| As the youngsters would scream, "DUH!"
The increasingly common practice of isdposing of oil and gas drilling wastewater by injecting it underground can trigger earthquakes, according to federal scientists who studied quakes since 1970 in Colorado and neighboring states.
Colorado authorities on Monday said they are aware of concerns about the earthquakes but questioned the U.S. Geological Survey study, saying more research needs to be done. Nonetheless, Colorado officials have been reviewing company permits to assess seismic risk since a 5.3-magnitude earthquake near Trinidad last year.
Some 330 fracking wastewater disposal wells have been drilled around Colorado. Drilling companies inject huge volumes of the brine water and chemical waste generated by hydraulic fracturing.
"This is a societal risk you need to be considering," said U.S. Geological Survey scientist Justin Rubinstein, co-author of a report to be presented this week at an American Geophysical Union gathering.
Why would we doubt USGS scientists? Because Republicans and Conservatives hate science. (Not only earth sciences, but economics, political science, biology, constitutional law, etc....)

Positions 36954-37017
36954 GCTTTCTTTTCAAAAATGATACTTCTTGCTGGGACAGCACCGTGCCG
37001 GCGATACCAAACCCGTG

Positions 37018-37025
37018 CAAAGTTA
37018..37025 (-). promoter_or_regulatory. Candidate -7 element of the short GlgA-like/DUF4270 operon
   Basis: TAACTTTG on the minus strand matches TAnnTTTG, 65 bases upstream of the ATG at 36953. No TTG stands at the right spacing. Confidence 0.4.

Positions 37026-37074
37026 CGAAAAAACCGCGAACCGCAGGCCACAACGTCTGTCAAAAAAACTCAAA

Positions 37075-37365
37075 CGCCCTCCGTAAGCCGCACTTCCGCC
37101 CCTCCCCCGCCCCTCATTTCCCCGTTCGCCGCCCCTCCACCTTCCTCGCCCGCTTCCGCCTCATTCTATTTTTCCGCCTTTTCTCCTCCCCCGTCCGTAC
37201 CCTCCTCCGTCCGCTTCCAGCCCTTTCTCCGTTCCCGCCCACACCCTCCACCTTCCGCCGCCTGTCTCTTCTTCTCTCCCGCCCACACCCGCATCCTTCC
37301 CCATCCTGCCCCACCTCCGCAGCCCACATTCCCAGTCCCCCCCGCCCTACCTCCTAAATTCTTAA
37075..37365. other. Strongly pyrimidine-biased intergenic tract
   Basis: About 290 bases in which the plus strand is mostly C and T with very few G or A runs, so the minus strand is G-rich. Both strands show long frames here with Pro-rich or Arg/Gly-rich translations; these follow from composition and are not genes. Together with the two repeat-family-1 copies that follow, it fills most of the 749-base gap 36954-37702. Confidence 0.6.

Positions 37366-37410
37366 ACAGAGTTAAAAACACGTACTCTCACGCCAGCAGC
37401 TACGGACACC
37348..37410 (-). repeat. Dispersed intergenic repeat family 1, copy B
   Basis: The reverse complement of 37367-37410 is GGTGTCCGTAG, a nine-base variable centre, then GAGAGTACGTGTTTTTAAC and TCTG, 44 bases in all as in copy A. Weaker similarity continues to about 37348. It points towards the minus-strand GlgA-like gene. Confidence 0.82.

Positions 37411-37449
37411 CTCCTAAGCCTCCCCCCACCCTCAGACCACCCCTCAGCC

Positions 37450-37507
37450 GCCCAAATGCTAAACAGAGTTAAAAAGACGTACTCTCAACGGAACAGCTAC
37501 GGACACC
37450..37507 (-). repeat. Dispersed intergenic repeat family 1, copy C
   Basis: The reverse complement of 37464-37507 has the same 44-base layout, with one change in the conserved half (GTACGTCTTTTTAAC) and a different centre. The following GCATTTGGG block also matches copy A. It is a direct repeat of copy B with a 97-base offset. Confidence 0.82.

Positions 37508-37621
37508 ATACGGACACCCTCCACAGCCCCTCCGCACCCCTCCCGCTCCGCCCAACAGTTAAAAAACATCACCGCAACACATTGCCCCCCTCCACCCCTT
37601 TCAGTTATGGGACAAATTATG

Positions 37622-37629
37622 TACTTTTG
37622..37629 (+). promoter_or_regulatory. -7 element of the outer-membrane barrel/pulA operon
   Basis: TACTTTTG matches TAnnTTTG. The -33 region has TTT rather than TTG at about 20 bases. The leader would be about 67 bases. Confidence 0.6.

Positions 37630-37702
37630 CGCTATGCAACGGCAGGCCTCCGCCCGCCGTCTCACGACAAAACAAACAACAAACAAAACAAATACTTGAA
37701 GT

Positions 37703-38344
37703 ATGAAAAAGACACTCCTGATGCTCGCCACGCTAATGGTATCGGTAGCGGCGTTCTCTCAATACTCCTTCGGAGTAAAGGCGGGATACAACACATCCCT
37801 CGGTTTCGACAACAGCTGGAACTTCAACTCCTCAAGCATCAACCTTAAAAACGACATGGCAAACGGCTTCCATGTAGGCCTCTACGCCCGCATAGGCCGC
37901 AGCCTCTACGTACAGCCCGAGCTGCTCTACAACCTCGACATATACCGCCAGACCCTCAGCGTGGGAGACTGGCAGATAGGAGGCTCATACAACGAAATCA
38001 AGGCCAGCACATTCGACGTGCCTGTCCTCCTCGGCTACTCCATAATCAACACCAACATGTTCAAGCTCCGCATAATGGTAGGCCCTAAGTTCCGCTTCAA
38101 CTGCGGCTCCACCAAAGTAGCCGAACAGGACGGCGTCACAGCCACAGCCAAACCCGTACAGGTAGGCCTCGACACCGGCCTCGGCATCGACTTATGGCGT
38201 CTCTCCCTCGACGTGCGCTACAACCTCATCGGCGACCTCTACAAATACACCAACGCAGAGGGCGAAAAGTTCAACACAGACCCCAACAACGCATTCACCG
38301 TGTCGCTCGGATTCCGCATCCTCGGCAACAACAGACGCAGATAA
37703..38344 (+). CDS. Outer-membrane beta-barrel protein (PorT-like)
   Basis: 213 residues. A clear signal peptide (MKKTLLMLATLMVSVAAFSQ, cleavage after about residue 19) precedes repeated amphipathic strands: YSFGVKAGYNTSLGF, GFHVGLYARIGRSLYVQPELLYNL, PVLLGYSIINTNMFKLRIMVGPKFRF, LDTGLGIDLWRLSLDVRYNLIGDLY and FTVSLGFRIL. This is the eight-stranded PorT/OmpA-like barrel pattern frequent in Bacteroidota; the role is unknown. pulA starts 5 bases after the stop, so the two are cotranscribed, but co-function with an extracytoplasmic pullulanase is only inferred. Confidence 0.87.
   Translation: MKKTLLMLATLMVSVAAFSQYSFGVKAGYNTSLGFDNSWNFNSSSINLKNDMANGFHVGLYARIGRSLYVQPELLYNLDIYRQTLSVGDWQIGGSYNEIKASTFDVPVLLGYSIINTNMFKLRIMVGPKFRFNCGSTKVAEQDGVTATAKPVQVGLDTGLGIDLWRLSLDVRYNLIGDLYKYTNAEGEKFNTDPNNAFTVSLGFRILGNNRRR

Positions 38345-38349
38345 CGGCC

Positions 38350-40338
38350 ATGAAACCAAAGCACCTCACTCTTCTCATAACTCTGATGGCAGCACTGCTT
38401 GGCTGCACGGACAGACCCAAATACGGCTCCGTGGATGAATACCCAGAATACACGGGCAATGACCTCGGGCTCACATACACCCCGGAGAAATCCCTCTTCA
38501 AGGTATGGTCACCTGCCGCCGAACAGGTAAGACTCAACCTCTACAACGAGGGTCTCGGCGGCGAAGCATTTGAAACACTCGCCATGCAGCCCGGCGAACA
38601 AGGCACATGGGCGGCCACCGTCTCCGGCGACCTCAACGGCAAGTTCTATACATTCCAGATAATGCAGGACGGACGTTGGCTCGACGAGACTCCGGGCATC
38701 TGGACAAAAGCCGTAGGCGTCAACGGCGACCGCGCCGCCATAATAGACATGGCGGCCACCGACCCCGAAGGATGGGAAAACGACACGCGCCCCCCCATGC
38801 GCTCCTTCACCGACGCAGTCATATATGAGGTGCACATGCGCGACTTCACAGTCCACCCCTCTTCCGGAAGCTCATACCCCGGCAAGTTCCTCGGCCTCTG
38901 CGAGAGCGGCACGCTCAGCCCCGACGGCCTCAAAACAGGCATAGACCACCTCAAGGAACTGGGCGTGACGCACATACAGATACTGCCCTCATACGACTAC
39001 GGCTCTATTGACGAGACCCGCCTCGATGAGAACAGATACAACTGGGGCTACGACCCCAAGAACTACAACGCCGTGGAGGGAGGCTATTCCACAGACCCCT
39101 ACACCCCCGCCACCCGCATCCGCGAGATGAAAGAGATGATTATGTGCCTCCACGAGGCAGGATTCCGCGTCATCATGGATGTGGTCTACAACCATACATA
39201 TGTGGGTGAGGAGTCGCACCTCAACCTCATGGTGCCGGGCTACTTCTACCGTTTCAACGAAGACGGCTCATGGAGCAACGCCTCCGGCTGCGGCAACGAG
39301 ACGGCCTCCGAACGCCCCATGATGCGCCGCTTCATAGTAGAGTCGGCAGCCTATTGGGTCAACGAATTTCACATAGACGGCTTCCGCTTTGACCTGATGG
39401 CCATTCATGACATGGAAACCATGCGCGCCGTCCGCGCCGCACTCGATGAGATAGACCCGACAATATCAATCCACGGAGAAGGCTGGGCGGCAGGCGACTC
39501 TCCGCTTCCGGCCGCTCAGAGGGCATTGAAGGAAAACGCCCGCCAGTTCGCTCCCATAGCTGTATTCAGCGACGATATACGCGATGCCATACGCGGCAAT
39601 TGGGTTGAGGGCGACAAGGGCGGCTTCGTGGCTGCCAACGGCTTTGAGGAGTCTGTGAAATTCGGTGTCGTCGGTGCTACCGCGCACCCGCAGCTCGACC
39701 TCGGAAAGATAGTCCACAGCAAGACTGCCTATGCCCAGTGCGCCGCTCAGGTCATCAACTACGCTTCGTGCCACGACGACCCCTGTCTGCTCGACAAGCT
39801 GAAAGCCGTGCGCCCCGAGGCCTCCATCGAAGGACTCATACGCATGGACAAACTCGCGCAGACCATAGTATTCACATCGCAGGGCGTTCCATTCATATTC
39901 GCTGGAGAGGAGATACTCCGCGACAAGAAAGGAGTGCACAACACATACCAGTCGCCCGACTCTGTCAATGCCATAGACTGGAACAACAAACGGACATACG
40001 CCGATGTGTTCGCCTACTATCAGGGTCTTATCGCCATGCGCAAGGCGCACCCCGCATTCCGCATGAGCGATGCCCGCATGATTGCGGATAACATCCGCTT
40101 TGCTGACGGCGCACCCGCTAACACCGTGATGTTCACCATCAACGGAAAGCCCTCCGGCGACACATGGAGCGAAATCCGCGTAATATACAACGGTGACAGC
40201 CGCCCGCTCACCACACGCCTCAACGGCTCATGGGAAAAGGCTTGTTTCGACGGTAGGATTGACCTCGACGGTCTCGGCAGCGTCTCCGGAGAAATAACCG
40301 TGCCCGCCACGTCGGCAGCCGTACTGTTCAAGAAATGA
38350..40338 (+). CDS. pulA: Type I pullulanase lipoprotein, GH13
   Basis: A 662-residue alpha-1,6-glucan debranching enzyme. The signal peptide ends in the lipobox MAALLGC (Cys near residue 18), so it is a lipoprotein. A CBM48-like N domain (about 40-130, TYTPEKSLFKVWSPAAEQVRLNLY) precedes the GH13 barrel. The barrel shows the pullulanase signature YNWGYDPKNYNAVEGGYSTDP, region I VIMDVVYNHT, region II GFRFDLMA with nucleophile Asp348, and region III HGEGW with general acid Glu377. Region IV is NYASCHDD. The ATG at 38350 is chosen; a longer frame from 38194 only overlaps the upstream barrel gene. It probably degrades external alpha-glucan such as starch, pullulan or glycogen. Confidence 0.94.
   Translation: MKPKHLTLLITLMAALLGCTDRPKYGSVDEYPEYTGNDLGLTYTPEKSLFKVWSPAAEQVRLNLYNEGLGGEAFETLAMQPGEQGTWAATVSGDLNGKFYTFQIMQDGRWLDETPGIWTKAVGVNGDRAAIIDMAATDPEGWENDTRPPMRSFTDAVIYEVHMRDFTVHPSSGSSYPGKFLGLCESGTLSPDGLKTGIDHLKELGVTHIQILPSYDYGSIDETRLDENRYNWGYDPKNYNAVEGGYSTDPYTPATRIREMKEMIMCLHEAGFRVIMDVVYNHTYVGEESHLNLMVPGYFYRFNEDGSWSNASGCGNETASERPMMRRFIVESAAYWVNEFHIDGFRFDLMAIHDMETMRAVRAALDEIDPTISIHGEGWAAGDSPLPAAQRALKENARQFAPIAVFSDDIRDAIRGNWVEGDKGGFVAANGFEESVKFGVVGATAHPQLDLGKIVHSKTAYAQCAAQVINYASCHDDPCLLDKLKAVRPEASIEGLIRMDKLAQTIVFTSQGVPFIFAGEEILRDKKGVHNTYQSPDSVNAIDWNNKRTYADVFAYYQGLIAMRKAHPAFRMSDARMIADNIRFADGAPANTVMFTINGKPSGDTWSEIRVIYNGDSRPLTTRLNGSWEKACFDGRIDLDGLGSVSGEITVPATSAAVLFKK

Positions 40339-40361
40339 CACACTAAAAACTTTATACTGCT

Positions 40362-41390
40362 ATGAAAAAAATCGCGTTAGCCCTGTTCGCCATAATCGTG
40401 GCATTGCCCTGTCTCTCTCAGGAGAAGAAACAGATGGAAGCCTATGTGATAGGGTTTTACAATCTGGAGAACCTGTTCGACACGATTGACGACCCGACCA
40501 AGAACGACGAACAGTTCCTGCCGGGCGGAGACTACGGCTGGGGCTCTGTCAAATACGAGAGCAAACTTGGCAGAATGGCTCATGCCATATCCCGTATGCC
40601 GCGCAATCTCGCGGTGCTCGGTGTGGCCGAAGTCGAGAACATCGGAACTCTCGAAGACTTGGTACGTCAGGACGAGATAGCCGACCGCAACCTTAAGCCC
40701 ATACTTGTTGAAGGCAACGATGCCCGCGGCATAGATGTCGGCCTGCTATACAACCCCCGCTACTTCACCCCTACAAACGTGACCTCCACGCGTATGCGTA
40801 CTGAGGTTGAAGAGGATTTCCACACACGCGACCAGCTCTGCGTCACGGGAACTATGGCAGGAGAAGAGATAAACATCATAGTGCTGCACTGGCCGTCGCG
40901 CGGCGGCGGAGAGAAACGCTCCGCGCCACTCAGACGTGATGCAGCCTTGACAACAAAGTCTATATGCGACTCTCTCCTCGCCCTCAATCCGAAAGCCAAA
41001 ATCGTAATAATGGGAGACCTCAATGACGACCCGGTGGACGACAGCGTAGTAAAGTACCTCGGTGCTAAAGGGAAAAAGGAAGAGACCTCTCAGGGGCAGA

Why do we need more time to study this? Because that will give the energy industry a further free pass on extraction activities before they are finally held responsible for their actions.
Who can we most likely thank for this timid, anti-progress policy of our state officials? John Frackenlooper and other Democrats who entertain the conservative strategy of delay, deny and obstruction on common sense policies.
Here's some info on the outstanding solar project at the People's Socialist Republic of the Air Force Academy:
The Air Force Academy officially kicked off its decade-long drive to get its power from renewable energy resources Monday, with a "switch flippin'" ceremony for a new solar array.
"This is just the tip of the energy iceberg," Lt. Gen. Mike Gould, superintendent of the academy, told a large group of local stakeholders at the dedication ceremony.
(Ok, that probably wasn't the best analogy. - z)
Gould said the solar panels, which cover 30 acres, represent the academy's first step toward a goal of getting 100 percent of its power from renewable sources by 2020. The academy gets more than 11 percent of its electricity from the array, and that percentage likely will increase as the academy decreases its reliance on traditional energy sources.
The solar array could power more than 1,200 homes, said Russell Hume, the academy's energy program manager. The array will save the academy more than $1 million per year in energy costs.
No mention of earthquakes or ground water contamination.
What would Colorado's officials say about that?